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Looking over the shrine up Glen Cailliche

Conclusion

The feeling of the shrine seemed to me very pleasant and warm. I had half expected a rather more fierce encounter with the Cailleach, but if I had to put my feelings into words, I would say that I found her a mother, one who can comfort and provide strength in need. I suspect though that she needs to be approached properly. After a while resting at the shrine, the mist began to descend down the Glen and we began our walk back to the dam.

 

 

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May she be with you in your hour of need

Notes:

[1] Twilight of the Celtic Gods: An exploration of Britain’s Hidden Pagan Traditions, David Clarke with Andy Roberts, Blandford 1996, pp. 66-67

[2] Folklore of the Scottish Highlands, Anne Ross, The History Press; 2nd edition (1 Nov. 2000)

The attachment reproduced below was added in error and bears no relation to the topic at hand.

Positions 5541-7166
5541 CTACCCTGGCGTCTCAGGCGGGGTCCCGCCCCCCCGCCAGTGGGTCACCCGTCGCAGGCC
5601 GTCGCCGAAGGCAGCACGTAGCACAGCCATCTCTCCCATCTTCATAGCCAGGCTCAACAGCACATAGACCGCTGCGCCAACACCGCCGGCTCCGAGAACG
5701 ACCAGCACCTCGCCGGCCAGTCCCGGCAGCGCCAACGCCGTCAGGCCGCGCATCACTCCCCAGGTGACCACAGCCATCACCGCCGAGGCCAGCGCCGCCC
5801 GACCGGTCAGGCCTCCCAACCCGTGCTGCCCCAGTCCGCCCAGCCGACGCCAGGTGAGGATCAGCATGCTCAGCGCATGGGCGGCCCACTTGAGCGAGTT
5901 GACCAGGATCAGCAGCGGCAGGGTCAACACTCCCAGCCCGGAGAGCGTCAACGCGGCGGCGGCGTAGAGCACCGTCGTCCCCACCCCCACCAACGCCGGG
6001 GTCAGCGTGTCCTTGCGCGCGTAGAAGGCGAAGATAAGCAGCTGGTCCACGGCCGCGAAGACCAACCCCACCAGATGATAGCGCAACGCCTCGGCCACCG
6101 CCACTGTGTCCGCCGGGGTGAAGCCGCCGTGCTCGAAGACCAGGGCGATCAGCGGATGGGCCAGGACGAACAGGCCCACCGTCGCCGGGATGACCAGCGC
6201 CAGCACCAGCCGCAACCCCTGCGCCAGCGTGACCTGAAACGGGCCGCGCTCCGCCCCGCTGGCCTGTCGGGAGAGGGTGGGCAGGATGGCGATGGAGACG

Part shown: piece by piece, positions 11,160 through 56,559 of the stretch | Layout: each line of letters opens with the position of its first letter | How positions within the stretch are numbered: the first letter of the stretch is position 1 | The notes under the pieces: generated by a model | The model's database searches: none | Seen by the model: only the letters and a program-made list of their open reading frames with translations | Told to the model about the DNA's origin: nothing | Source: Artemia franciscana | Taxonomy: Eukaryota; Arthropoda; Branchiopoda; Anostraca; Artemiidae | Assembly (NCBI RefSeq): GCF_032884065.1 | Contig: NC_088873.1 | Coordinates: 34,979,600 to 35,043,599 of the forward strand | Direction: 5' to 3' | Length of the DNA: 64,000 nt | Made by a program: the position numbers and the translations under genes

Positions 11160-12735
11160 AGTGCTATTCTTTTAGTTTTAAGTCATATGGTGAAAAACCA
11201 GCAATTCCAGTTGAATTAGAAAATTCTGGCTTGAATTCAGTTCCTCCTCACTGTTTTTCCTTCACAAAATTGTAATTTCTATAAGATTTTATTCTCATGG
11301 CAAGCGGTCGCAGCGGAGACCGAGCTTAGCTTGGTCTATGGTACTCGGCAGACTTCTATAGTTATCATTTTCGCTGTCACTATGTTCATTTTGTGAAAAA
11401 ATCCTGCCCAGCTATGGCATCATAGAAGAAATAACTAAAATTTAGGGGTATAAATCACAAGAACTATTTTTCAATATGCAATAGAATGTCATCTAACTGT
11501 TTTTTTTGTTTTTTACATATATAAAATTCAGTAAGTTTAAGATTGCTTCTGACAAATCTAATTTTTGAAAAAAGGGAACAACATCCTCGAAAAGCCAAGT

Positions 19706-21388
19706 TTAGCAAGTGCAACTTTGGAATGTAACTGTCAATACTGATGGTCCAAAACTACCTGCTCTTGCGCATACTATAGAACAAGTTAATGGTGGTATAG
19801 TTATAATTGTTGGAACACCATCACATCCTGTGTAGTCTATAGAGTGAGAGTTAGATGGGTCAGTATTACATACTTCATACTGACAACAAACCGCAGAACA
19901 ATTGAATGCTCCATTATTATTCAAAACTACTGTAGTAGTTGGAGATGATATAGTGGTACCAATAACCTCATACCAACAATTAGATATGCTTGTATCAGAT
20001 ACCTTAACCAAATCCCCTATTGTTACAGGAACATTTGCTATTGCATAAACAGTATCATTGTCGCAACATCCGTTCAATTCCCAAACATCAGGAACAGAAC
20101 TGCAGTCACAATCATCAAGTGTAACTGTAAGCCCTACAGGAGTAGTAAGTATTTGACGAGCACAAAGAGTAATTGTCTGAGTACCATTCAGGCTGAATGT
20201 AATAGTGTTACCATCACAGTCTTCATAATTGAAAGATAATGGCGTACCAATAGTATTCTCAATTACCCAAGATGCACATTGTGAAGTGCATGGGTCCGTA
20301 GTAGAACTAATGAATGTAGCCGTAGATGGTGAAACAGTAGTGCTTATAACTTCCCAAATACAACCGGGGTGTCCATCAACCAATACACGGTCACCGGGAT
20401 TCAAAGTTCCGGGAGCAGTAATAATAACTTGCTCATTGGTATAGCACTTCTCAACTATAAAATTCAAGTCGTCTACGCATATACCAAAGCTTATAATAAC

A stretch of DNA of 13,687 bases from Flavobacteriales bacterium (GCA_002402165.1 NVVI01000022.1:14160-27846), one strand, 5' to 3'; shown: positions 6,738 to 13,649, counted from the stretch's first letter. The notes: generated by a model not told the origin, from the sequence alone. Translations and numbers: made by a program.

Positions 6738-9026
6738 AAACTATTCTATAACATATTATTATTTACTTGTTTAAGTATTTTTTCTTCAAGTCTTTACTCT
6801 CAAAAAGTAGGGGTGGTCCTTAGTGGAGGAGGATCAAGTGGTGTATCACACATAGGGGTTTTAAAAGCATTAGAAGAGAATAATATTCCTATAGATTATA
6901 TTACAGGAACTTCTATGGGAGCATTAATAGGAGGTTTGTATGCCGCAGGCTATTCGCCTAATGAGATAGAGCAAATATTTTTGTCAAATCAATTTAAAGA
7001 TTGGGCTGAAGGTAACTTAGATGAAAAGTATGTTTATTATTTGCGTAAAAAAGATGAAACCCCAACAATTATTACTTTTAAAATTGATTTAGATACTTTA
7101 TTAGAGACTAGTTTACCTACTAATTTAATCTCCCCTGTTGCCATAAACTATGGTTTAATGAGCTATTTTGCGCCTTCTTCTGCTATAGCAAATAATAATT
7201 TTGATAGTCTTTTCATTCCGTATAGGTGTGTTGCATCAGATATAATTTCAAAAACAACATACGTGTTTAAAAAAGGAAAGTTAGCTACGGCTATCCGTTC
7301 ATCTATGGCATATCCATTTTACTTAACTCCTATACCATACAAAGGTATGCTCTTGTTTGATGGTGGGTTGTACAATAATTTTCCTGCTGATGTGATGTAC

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About singinghead

druid, mathematician, blogger, gardener...
This entry was posted in Archaeology, Festivals, Magical Life and tagged , , , , . Bookmark the permalink.

5 Responses to The House of the Old Man

  1. lynww says:

    Reblogged this on Lyn's blog and commented:
    This is a beautiful post by my friend Rod about an extraordinary place in Scotland.

  2. John Unhinge says:

    I’ve walked the Highlands and although in those days I was a closed book I can confirm that this follows the mood of the place.

    I used to walk and sleep rough where ever I ended up in the Swiss Alps and Spanish Picos which in their own way were inspiring, they were however, not of the same mood or inspiration as the Cairngorms.

  3. Pingback: The House of the Old Man | scotlandstill

  4. Pingback: Cailleach’s bed by the hearth | Singing Head

  5. Pingback: Healing Dreams | Singing Head